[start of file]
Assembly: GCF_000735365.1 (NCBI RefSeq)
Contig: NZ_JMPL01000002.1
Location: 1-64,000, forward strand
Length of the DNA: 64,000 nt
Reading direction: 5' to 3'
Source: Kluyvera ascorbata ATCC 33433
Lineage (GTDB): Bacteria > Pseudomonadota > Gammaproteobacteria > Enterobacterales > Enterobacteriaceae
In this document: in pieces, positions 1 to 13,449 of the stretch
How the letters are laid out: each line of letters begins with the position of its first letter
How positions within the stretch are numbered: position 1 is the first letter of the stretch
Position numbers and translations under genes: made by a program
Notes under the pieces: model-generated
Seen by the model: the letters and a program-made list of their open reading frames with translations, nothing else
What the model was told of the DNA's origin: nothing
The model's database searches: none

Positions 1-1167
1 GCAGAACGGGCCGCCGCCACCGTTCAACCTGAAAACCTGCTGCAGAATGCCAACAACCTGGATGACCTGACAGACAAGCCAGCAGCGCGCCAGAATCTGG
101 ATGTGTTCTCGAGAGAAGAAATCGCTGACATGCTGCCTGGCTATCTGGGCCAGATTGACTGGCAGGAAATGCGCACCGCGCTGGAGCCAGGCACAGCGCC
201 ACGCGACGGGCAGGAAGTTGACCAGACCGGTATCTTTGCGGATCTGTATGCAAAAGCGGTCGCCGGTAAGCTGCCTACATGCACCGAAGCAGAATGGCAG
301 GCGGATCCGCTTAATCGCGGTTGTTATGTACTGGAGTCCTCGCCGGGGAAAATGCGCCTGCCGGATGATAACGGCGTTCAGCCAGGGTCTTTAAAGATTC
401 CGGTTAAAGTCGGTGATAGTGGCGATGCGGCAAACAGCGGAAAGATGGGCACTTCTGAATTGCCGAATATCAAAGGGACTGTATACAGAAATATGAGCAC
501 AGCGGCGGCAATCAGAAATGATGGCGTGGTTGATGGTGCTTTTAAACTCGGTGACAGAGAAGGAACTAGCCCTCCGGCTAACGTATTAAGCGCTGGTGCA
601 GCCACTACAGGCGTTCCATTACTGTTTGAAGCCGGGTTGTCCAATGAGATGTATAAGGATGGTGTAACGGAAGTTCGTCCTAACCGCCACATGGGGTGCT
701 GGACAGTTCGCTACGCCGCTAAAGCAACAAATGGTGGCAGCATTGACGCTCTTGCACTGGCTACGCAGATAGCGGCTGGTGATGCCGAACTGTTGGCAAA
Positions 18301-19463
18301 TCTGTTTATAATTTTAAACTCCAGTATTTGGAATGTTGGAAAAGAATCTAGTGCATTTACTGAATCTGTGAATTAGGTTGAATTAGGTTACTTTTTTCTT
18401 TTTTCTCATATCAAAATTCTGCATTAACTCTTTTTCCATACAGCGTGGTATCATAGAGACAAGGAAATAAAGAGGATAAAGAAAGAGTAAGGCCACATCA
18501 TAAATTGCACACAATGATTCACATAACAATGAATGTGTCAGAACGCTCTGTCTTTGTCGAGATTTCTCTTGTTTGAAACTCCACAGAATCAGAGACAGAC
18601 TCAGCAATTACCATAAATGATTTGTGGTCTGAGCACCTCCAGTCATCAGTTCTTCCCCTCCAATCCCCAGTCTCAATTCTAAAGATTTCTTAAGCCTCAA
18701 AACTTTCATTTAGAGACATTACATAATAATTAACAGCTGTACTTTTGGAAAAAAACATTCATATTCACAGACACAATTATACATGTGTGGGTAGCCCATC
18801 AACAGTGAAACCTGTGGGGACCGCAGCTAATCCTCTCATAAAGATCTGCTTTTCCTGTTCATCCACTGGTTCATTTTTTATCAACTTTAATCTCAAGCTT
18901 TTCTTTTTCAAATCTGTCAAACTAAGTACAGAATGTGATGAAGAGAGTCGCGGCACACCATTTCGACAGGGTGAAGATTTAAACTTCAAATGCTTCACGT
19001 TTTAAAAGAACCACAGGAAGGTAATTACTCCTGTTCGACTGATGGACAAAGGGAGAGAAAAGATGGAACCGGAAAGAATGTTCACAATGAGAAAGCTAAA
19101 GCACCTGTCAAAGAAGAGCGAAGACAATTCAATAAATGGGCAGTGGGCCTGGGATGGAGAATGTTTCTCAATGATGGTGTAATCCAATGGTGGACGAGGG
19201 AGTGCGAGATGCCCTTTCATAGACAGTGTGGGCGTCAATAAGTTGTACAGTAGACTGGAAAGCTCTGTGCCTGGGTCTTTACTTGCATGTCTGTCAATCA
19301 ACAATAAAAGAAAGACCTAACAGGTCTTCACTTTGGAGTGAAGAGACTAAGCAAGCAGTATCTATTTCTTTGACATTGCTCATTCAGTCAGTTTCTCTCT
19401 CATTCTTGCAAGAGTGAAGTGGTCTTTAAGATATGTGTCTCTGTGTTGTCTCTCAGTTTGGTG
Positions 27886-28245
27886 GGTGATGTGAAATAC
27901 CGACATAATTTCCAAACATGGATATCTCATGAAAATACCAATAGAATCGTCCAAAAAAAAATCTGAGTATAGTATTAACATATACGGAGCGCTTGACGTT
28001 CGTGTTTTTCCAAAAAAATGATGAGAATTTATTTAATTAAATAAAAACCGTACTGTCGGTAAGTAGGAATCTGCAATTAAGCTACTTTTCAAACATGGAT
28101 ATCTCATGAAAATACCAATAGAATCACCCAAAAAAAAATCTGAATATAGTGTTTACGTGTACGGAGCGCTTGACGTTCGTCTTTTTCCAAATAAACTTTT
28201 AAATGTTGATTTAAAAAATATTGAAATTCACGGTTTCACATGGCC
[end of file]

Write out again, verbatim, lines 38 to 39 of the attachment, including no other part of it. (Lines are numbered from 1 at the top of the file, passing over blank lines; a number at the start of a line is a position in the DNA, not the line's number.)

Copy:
Positions 27886-28245
27886 GGTGATGTGAAATAC